What a weak pound means for your finances

While the pound has stabilised slightly since Liz Truss announced she was leaving her position as Prime Minister, it cannot be denied that sterling does not hold the purchasing power overseas that it once did.

At the time of writing, the pound bought US $1.11 or Eu 1.14. As a comparison, in 2000, it bought around 1.6 dollars and the same amount of euros.

Lack of trust in the UK government is the major reason for the most recent fall in the pound, although the dollar has strengthened against the euro too, because many economists are worried about how the whole eurozone will cope with the fuel crisis caused by the Ukraine war.

We notice the weakness in the pound when we go abroad on holiday and find that our money buys far less than it used to, but there are other ways in which the weaker pound affects our finances. Here are some of the main ones.

1. Goods become more expensive

We are already experiencing inflation, but the weaker the pound gets, the worse this is likely to be. A lot of the things we buy are imported, and even items made in Britain are often made with imported raw materials.

When the pound is weaker it costs us more of our pounds for imported goods, particularly if they are priced in dollars. That’s a particular problem for oil, which is always priced this way.

We also import more than half of our food, so expect supermarket prices to rise even higher.

2. Interest rates rise

If the pound is weak, then the Bank of England could raise interest rates to counter this. Raising rates means that those who buy sterling are given more reward for doing so, which could strengthen the value of the pound. It could also control inflation by dampening consumer demand for goods and services.

Higher rates are good for savers but bad for those with debts including mortgages, which are likely to rise. The Bank of England’s next scheduled interest rate decision is in November.

3. Some companies will do better

A weak pound is good news for companies that export goods or operate overseas because they receive money for those goods that is worth more in sterling terms.

Bigger companies that have more of their revenue from overseas tend to do particularly well at these types of points, which means that companies in the FTSE 100 tend to do better out of a weak pound than smaller, more locally focused, firms.

4. Holidays are pricier

When the pound is weak against other currencies, travelling to those countries becomes more expensive. When we exchange our pounds for local currency it does not go as far.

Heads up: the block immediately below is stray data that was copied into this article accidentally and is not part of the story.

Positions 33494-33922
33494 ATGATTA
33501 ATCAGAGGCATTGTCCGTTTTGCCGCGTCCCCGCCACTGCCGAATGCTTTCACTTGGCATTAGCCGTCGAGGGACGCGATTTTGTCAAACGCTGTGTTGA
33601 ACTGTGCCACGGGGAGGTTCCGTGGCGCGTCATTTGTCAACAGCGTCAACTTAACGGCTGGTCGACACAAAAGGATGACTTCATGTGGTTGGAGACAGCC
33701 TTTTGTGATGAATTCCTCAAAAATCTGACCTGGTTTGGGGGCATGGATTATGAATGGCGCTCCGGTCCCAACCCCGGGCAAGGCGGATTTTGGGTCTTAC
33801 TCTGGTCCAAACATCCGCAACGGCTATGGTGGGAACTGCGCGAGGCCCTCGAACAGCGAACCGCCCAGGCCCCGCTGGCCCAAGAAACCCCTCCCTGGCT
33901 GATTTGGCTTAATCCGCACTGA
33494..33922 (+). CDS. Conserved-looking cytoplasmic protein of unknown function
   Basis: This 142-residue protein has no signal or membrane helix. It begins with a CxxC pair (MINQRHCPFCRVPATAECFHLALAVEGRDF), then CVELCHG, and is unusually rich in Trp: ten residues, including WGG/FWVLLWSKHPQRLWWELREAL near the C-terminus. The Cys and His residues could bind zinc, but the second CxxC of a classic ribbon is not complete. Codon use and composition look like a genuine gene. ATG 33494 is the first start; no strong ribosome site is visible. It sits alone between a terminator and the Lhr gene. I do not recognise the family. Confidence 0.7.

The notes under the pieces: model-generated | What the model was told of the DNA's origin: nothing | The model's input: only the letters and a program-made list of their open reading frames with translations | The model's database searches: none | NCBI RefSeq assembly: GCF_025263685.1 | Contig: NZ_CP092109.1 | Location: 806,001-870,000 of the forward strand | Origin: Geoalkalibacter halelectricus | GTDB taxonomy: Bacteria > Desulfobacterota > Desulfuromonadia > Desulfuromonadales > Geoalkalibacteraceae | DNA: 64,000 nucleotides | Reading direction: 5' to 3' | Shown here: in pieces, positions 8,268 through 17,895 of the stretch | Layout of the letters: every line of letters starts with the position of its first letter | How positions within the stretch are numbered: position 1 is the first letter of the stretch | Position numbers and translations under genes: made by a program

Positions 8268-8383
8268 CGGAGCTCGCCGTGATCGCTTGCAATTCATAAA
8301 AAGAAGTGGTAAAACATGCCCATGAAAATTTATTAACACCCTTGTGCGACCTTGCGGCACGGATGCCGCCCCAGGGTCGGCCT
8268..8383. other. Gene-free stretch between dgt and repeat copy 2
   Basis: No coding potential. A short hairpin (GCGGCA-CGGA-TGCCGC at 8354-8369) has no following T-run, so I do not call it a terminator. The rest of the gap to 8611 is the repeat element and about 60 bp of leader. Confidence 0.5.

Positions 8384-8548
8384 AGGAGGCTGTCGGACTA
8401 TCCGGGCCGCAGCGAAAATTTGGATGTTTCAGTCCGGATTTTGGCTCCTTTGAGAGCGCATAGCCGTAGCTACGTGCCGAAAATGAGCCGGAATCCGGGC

At present this is particularly a problem for countries that use the dollar, and those whose currencies are pegged to it. This includes the Bahamas and Barbados.

What we can do about the weak pound

While there are many things about the economy that we cannot control, there are some things we can do to help ourselves at this difficult time. They include:

Ensuring we get the best rates on savings

With interest rates higher than previously, cash savings can earn far more than previously, especially if you can tuck them away for a few years.

It’s more important than ever to make the most of your ISA allowance, as higher savings rates will mean paying more tax on our savings outside of ISAs and pensions. Higher rate taxpayers can earn £500 a year of interest before paying tax on it, and this adds up.

Paying off debts where possible

Mortgage rates are rising, so if you remortgage a fixed deal or are on a tracker, you will end up paying more. It may be worth seeing if you can overpay your mortgage so that you do not pay so much interest – especially if you are paying a higher mortgage rate than you could get on savings.

Many mortgage companies allow you to pay 10 per cent of your balance off without penalty, while you could also save money and pay it into your mortgage when you remortgage at the end of a term. Either way, this could have a long-term impact.

Thinking about investments

Some investments do better than others when the pound is weak. However, investing is a long-term game, and some UK businesses may also be good value now because they have fallen so far. Talk to your financial adviser about your portfolio and whether it is still suitable for your goals.

Changing our holiday plans

Most holiday destinations are more expensive due to our weak currency, but the pound has not fallen universally against all currencies. Turkey, for example, is still a cheaper option, while Bulgaria and Tunisia are other places where the pound has remained relatively strong.

Japan, although traditionally expensive, is another choice where the pound will still stretch, and is opening up again after the pandemic.

30th October 2022